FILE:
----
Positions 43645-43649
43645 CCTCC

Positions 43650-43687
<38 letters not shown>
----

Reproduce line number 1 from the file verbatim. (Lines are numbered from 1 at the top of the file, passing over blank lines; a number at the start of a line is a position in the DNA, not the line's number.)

Positions 43645-43649